Can a medical marijuana patient be legally denied a job?

By | December 30, 2018

I can’t get a definitive answer on this. Can someone who is a patient in the New York State medical-marijuana program be denied an opportunity at a civil-service career? If denied, would this be grounds for a lawsuit?

There is a good reason why you can’t get an answer, because case law continues to develop on this. Medical marijuana in New York was legalized by the New York Compassionate Care Act (CCA) in 2014. The CCA also says that patients who are certified for medical marijuana use shall not be subject to “disciplinary action by a business” for using it. Also, being a certified patient is the equivalent of having a disability under the New York State Human Rights Law. Together, the CCA and NYSHRL ensure that New York employers can’t terminate or refuse to employ an individual on the basis of certified medical-marijuana use. However, marijuana in any form is illegal at the federal level, and that is where the tension is. In July, the Fairness in Federal Drug Testing Under State Laws Act was introduced to allow federal workers to legally use marijuana without risking their jobs. So, this continues to evolve. Meanwhile, pursue employment and consult an attorney.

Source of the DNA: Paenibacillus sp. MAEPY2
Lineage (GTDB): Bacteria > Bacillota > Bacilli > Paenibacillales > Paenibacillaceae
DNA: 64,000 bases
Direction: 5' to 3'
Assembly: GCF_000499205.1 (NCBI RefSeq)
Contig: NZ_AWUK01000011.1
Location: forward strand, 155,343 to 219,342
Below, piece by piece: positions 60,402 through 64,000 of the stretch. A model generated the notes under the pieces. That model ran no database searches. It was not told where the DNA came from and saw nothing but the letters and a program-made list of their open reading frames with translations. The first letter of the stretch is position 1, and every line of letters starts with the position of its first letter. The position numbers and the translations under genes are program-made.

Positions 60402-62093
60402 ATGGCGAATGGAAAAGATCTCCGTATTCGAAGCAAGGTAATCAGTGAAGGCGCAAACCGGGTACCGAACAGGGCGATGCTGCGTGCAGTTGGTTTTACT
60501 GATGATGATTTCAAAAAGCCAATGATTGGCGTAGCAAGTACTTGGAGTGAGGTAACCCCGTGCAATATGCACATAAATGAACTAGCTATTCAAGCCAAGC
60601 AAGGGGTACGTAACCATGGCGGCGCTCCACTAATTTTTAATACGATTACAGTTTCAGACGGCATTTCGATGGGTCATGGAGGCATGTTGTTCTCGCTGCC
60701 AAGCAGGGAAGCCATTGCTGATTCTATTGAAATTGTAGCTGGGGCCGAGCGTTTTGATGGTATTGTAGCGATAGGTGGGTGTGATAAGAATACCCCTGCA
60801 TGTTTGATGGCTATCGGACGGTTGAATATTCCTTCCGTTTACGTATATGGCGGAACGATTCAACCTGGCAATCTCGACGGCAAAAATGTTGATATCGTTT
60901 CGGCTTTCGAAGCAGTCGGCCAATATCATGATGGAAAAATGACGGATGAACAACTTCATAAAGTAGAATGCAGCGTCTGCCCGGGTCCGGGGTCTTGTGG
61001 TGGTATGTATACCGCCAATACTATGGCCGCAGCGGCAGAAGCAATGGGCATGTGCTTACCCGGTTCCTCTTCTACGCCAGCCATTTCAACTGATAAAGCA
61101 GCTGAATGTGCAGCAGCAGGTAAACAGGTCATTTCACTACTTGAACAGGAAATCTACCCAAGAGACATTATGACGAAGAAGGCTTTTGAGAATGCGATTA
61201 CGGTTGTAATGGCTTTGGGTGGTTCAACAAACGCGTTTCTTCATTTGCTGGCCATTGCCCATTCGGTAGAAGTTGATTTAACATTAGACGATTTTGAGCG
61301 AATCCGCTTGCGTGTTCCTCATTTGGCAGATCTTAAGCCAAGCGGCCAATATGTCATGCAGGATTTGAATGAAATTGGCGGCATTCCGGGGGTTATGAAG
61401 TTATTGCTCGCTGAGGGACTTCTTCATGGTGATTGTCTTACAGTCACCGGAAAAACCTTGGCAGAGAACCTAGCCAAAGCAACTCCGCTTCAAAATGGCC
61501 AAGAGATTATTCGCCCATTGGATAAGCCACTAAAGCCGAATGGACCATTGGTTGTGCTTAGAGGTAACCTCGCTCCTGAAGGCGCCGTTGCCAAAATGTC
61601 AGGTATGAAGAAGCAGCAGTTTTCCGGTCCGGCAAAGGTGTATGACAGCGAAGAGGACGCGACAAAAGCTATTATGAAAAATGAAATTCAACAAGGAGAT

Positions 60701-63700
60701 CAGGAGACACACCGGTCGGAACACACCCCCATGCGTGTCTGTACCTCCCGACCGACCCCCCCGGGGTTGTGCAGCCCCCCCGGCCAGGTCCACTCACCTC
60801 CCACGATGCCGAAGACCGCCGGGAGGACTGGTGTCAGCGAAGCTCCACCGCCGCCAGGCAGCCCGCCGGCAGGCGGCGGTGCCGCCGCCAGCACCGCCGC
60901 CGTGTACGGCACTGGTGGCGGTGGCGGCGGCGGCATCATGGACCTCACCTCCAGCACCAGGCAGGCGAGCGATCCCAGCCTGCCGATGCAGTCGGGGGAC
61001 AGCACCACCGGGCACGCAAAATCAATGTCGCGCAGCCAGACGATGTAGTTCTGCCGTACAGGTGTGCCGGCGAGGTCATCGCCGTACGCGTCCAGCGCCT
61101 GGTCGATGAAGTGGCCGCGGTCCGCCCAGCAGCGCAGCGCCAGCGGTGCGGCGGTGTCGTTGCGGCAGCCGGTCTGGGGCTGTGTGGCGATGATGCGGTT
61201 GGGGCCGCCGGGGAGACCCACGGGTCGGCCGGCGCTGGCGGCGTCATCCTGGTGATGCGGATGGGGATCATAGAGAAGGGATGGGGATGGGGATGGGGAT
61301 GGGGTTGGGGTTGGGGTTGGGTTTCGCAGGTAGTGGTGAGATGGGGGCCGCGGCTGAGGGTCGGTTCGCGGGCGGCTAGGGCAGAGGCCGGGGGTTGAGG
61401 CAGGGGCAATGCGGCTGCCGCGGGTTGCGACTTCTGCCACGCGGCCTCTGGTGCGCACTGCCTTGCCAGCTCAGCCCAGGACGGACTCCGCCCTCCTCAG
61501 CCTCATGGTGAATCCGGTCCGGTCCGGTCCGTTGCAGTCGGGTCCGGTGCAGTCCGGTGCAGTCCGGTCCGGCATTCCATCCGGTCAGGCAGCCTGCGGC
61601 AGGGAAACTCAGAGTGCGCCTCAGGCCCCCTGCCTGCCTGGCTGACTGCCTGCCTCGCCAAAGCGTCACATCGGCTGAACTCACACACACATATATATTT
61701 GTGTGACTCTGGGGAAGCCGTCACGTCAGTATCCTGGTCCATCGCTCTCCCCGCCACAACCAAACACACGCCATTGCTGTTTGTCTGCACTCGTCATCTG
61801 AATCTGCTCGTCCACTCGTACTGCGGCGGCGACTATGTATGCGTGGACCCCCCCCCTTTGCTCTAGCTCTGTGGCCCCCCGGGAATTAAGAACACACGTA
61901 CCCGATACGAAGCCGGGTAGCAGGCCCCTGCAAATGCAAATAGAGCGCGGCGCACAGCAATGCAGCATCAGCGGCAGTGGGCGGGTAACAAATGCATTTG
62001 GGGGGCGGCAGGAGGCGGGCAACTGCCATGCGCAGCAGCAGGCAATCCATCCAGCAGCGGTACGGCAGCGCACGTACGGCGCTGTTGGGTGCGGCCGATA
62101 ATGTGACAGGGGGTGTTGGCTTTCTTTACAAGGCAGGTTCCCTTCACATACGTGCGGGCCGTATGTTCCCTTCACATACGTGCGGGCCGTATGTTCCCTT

I did it. I did everything you said not to do. I drank too much at the holiday party and made a fool of myself. I didn’t do anything egregious, apparently. I was just a sloppy drunk. Can I recover? Can I repair my reputation?

I’m trying to be big here and not say “I told you so!” If your behavior was harmful only to your reputation, you still need to apologize to your boss and colleagues. Own the mistake, promise that it will never happen again and hope the company moves on. Over time, and assuming you never repeat it, your reputation will recover, although your friends may needle you forever. (“Dude, remember that party when you . . . ?”) If your behavior resulted in a harassment complaint or crossed the line, you need to apologize profusely, ask for forgiveness and throw yourself at the mercy of the company and the offended parties. In that instance, you may or may not be able to save your job and reputation.

Gregory Giangrande is a chief human resources and communications officer in the media industry. E-mail your career questions to gotogreg@nypost.com. Follow Greg on Twitter: @greggiangrande. His Go to Greg podcast series is available on iTunes.

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